The hacking group that goes by the name WatchDog is now conducting a brand new cryptojacking campaign, featuring advanced techniques in worm-like propagation, intrusion, and evasive manoeuvres to avoid alerting cybersecurity software.
The group is known for targeting compromised Redis servers and Docker Engine application programming interface (API) endpoints, and has the capacity to swiftly pivot from a single exposed machine to the whole network to which it is connected.
The aim of the threat group is to generate profits through the mining of cryptocurrency, helped by making use of servers with weak security. Recently, Cado Labs researchers uncovered an all-new hacking campaign, and after an analysis of the threat operator’s distinctive tactics, the team are confident that the WatchDog hacking group is behind it.
How the cryptojacking attacks works
The threat group launches its attacks by compromising Docker Engine API endpoints that are incorrectly configured with an open 2375 port, which delivers access to the daemon located under the default settings.
Once in, WatchDog can itemise or alter containers and then run shell commands of its choice on them. The initial shell script run by the hackers is “cronb.sh”. This checks out the host’s infection status and lists processes before fetching the second-stage payload script “ar.sh”.
This script employs command hijacking allowing hackers to execute a shell script that hides processes from users and security software. Additionally, the script performs timestamp manipulation on the shell execution logs to fool forensic experts.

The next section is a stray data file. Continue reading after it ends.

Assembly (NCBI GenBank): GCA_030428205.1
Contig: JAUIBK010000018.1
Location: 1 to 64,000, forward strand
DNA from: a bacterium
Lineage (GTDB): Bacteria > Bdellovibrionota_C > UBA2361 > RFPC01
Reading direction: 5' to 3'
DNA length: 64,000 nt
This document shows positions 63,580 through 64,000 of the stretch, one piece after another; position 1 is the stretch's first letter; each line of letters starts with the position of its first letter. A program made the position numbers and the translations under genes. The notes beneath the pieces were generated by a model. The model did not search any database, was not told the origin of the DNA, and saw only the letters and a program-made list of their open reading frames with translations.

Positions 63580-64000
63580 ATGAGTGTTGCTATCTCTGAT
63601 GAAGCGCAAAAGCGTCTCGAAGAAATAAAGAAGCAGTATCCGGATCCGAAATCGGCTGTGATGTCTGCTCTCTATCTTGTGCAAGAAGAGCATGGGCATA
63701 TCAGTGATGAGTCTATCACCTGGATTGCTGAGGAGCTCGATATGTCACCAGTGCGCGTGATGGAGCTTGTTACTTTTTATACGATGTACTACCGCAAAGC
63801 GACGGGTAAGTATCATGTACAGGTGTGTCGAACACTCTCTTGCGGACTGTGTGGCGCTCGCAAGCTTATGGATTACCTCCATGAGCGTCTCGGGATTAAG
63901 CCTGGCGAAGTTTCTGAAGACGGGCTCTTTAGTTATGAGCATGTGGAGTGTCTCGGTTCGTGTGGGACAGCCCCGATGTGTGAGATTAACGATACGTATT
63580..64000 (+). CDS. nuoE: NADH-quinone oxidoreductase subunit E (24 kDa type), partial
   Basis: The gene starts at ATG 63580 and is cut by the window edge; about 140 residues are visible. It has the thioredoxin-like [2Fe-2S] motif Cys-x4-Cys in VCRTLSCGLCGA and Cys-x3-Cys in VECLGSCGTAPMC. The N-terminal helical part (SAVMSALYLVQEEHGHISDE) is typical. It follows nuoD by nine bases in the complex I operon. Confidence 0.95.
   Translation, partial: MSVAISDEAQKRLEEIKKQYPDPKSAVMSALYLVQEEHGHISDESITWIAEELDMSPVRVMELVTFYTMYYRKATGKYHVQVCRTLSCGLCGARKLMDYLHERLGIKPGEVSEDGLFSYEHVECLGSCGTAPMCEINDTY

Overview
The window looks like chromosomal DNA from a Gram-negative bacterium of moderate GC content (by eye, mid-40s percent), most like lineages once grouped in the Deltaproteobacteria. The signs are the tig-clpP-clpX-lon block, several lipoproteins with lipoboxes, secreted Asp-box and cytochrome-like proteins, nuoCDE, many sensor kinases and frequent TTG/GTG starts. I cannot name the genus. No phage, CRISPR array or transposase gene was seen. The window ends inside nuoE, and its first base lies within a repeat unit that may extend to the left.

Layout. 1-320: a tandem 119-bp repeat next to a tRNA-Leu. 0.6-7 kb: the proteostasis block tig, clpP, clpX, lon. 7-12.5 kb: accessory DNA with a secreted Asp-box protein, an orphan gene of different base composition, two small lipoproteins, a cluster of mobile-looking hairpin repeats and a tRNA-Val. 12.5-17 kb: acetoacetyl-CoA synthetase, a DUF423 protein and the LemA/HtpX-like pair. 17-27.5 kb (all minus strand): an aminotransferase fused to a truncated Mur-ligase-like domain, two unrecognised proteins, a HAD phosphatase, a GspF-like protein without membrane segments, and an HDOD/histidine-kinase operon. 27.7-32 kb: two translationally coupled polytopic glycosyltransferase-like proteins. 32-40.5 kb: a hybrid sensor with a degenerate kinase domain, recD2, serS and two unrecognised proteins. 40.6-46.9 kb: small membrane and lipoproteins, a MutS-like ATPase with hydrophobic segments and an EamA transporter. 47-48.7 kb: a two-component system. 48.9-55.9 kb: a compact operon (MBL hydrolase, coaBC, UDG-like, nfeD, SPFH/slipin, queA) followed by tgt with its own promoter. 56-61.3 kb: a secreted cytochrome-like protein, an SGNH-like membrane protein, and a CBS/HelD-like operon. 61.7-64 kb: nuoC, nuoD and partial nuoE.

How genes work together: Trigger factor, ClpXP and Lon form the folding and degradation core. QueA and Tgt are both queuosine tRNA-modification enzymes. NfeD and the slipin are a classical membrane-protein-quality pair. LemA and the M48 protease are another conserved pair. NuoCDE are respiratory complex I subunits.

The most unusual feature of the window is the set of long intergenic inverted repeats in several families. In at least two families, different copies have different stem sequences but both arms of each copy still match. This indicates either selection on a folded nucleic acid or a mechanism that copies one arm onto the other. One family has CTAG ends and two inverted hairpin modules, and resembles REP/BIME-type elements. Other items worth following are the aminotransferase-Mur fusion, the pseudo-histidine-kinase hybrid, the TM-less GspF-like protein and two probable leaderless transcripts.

This payload also includes a remover for Alibaba Cloud Agent that can disable security systems on a specific cloud service.
An XMRig miner-type payload is also launched on the vulnerable machine, and a system service unit is included to provide persistence capabilities. However, for all these steps to be successful, the leveraged user account must possess root privileges that the hackers can take advantage of.
The next payload deployed incorporates masscan, pnscan, and zgrab, to search networks for pivoting points that are valid before downloading the last two scripts that facilitate propagation, “d.sh” and “c.sh”.
These scripts are stored in a new directory marked “…” making it easy to miss during an inspection, as it looks like the alias used for the parent directory.
The “c.sh” script disables SELinux and then configures “iptables” and “ulimit”, establishing communication with any Redis servers on the network while simultaneously cutting all access from beyond the system.
The “d.sh” script works similarly but targets other Docker Engine API endpoints instead of Redis servers and infects them.
Evidence of WatchDog involvement
Several of the scripts utilised by WatchDog include references and logos of another hacking group called TeamTNT. This indicates that WatchDog most likely stole these tools from the rival.
Researchers studying the attack method over at Cado Labs have highlighted many strong points that resemble WatchDog’s cryptojacking campaign of 2021, like utilising the identical Monero wallet address for crypto mining, employing b2f628 type directory naming for URLs, the use of oracle zzhreceive[.]top domain and, for payload delivery, the use of 1.0.4.tar.gz.